By freezing settlement construction and offering to trade hundreds of terrorists for Gilad Shalit, PM Netanyahu seems to be abandoning everything he previously believed in. But he may simply be applying a lesson learned from his first term as premier: to confront difficult challenges, you must keep the Israeli centre solidly behind you.
Mr Netanyahu faces two crucial challenges. First, the lack of effective international pressure on Iran’s nuclear programme may force him to take military action.
Second, the chances of progress toward peace are almost nil, meaning Israel will face growing international opprobrium and pressure for potentially dangerous concessions.
To keep the Israeli majority behind him, he must prove that he made a good-faith effort to advance peace talks, and encouraged international action on Iran by making concessions to the Palestinians.
This same need contributed to Mr Sharon’s decision, when similarly faced with a stalled peace process, to unilaterally withdraw from Gaza.
Mr Netanyahu, however, has been wiser. The settlement freeze, unlike the Gaza pullout, poses no security threat to Israel. Yet it is something no previous Israeli premier ever offered. It even covers the settlement blocs most Israelis want to keep under any agreement. So they recognise it as a substantial gesture.
Even if it proves insufficient for the Palestinians, Europeans and Americans, mainstream Israelis are unlikely to blame Mr Netanyahu, who has demonstrated great flexibility. Rather, they will blame the international community for making unjustified demands.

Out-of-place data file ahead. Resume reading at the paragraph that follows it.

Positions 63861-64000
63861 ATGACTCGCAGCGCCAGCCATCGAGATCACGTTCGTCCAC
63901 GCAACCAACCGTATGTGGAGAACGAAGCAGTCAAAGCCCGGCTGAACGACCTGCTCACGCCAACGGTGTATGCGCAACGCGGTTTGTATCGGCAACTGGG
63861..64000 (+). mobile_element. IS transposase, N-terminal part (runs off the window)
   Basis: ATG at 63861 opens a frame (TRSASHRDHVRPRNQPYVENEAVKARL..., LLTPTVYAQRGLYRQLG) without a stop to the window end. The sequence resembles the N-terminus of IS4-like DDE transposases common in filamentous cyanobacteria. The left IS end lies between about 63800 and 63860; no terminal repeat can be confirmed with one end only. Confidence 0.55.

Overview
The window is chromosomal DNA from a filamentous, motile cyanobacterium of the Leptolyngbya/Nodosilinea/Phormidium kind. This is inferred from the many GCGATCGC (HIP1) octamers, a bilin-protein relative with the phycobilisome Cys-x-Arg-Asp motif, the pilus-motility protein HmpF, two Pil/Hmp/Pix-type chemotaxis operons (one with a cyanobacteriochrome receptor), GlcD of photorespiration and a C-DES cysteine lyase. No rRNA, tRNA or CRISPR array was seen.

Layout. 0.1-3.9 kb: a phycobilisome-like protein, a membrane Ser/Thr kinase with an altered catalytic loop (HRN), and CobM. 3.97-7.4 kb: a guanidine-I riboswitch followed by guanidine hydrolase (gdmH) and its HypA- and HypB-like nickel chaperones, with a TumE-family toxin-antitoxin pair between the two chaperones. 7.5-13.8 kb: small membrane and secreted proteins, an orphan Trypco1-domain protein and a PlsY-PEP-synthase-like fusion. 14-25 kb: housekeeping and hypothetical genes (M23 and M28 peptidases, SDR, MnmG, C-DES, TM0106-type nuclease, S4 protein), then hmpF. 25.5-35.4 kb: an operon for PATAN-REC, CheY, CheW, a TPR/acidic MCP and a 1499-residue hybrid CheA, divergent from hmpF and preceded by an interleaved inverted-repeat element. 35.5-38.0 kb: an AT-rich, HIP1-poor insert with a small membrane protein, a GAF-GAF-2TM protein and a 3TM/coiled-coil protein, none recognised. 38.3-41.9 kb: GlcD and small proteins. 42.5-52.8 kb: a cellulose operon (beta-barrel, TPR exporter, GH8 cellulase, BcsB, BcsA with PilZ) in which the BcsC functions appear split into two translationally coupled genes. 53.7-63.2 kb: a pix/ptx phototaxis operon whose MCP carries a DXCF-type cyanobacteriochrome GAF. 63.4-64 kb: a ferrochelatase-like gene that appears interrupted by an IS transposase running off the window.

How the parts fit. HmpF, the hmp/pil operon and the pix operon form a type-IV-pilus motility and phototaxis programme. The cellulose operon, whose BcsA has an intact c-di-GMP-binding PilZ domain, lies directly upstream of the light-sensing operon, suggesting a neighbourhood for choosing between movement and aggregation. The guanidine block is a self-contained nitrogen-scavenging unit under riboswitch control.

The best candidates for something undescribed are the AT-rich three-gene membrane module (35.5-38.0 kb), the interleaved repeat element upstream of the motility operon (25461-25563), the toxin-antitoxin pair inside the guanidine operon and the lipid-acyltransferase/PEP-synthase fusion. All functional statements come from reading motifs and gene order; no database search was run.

The Shalit deal does pose a security threat. But it is very popular, and also demonstrates Mr Netanyahu’s willingness to make concessions, even risky ones. That will make it easier for him to convince the majority later that he cannot accede to international demands for even more dangerous concessions, or do nothing while Iran develops the bomb. Israelis will understand that he is not just being intransigent; these are really red lines.
Moreover, both the settlement freeze and the Shalit deal help him keep Labour in the government. The freeze lets Labour show its voters a serious effort to advance the peace process, while Shalit has become a signature issue for several Labour ministers. And having a left-of-centre party in the government obviously makes it easier to retain centre-left voters’ support.
So perhaps Mr Netanyahu’s views have really changed. But his recent about-faces could as easily be mere tactics. Only time will tell.